Is it okay to feel special because you know how to do certain things that others don’t? Is it right to hold that knowledge close so that no one can replace you? I was thinking about passwords the other day and realized that no one knows how to get to the treasure map of complicated paths that lead to the world I have created on my computer and IPad.
Then I read this article from the New York Times “Get Your Digital Accounts Ready in Case of Death” and I thought about sharing! (I use Last Pass as my password manager and I need to get going on the family plan!)
There are many layers to how I keep my financial records and the skill with which I handle bill paying. It is truly all in my head and I can wake up any day of the month and know what needs to be paid and when a deposit is coming. It is a fun game and it keeps me on top of things that I really want to control (my family gets me). I set up automatic payments with the skill of a surgeon. I can print a financial statement with the fastest fingers in town. I can handle the books of a small company and within a month get a glimpse of its past, present and future. This is from a girl who was failing in math in high school!
I’m not sure I want to share what I do with others. I have written down a simple “how to” guide on basic information but I shudder to think that someone might actually have to take this over for me. It would seem that my life was unfinished. I want to end this strategy with everything at a zero balance — no debits and no credits. Everything balanced and spent. Is that a life well lived?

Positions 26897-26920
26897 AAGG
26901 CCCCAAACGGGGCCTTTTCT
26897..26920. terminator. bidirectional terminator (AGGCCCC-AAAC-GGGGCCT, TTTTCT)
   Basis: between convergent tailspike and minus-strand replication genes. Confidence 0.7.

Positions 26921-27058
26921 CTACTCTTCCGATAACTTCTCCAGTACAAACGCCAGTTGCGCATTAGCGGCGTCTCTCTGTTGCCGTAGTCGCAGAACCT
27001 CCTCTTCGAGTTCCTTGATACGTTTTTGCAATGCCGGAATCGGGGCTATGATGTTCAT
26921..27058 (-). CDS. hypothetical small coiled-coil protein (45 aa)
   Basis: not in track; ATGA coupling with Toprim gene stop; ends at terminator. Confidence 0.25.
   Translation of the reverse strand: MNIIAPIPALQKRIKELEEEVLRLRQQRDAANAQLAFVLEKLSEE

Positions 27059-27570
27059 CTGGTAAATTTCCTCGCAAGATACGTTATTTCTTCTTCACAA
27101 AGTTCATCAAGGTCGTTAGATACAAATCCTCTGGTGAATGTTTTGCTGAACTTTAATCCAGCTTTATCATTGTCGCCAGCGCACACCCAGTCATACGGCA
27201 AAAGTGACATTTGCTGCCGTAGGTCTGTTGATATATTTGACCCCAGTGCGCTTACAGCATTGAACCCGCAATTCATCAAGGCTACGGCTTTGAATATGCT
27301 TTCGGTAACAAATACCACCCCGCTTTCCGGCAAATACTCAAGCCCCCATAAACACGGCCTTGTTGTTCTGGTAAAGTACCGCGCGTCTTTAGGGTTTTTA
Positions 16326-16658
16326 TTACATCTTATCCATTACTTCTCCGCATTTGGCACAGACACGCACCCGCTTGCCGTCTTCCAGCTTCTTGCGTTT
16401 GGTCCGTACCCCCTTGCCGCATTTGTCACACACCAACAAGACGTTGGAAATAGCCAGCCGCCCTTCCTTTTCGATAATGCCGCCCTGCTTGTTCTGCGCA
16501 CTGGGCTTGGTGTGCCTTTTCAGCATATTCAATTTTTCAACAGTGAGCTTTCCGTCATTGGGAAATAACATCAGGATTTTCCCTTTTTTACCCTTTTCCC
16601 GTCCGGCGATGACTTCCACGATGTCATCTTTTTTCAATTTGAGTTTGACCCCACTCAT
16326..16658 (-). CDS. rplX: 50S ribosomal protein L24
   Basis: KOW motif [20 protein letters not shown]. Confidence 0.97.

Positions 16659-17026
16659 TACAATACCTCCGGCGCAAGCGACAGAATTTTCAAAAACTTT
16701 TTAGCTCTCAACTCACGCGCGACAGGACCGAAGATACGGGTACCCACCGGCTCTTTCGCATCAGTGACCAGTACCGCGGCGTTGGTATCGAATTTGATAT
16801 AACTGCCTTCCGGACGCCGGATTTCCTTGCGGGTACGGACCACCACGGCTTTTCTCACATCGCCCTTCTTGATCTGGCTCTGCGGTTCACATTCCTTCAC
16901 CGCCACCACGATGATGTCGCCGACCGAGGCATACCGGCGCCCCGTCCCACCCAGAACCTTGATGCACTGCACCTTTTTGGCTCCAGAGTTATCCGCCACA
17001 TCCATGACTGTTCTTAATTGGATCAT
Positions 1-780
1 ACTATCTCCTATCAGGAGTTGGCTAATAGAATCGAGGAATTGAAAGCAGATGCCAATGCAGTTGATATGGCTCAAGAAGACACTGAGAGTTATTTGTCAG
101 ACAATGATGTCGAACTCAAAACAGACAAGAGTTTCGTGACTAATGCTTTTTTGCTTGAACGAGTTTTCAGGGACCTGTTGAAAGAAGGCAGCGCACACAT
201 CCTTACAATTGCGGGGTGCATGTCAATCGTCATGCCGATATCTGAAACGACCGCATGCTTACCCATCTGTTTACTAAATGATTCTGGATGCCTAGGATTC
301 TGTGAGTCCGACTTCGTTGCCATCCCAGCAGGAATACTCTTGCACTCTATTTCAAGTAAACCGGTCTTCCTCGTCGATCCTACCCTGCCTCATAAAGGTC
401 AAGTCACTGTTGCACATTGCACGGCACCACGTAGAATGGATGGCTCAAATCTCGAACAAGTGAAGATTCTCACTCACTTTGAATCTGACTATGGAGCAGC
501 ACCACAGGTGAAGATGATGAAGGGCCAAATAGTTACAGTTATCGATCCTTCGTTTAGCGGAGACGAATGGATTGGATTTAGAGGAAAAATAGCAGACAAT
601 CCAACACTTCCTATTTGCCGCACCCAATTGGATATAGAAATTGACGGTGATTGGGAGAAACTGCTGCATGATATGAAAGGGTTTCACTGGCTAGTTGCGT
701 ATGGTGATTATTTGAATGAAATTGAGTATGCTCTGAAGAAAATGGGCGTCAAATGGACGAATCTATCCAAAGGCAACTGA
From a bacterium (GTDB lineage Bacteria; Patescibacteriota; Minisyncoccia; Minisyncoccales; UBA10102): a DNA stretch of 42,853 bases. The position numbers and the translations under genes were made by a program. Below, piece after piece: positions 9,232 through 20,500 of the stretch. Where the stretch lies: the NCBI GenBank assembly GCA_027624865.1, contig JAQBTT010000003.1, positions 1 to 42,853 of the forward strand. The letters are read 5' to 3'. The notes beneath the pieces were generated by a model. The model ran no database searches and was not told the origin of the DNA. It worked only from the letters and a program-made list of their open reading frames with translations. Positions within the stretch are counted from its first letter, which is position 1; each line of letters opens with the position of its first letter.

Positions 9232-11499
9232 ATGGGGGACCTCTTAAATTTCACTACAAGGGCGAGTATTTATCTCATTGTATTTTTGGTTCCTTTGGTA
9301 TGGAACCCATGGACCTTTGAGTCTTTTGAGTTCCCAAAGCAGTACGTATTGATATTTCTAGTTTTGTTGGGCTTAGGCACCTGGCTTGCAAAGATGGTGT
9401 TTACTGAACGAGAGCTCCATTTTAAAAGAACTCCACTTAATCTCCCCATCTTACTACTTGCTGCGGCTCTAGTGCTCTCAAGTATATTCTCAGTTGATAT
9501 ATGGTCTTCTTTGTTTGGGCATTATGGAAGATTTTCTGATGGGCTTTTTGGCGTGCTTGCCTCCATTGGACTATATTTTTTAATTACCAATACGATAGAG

Those who hire me to organize their worlds say that they want me to teach them what I do but when we actually sit down to start ~~ their minds wander to other things and eventually they leave a tutorial session feeling comfortable that I am doing it for them. I am happy to explain and leave them “how to guides.” They are showered with notebooks that hold profit and loss reports and projections but I think that they just feel comforted knowing the notebooks are there. I believe, though, that anyone will learn what they need to when faced with the challenge.
Is this a good thing? I think the answer is that everyone has a talent and gravitates toward creating what they do best. Our lives are valuable and each day should be geared toward what you set out to accomplish. I am a terrible cook and actually do not enjoy doing any of it. I would rather be setting up files or cleaning. Luckily, my husband is terrific at it and has become the best bargain shopper since he took over. I never price checked or cared what I brought home. I would rather go out to eat which of course is a terrible way to budget. He makes our meals stretch and they are such a treat for me at the end of the day.
Then the question pops in my mind — do we trade for a few months so that the other knows what to do if necessary at some point. I think I will just update my “how to notebook” more regularly and he has kept his recipes in a family cookbook!
There should be a checklist for everyone contemplating living with someone. Oh I just found another favorite word — checklist. A checklist of chores/duties/careers/goals all the things that come with a life. Brainstorm who takes care of what — Re-visit it every year to make sure no one wants to switch. I am on it —
Next week I will get into family photos and what to do now that home movies and scrapbooks are a thing of the past. I have two amazing friends who organize photos as their business and can help set up a system and make it fun while doing it– check them out “Memory Momentum.” This is a project I don’t want to take on either. Sadly, memories and family pictures are on phones that may not last a lifetime. The sheer volume of everyone having over 1,000 pictures at one time lessens the value they hold for us. BUT how sad if I could never find this picture —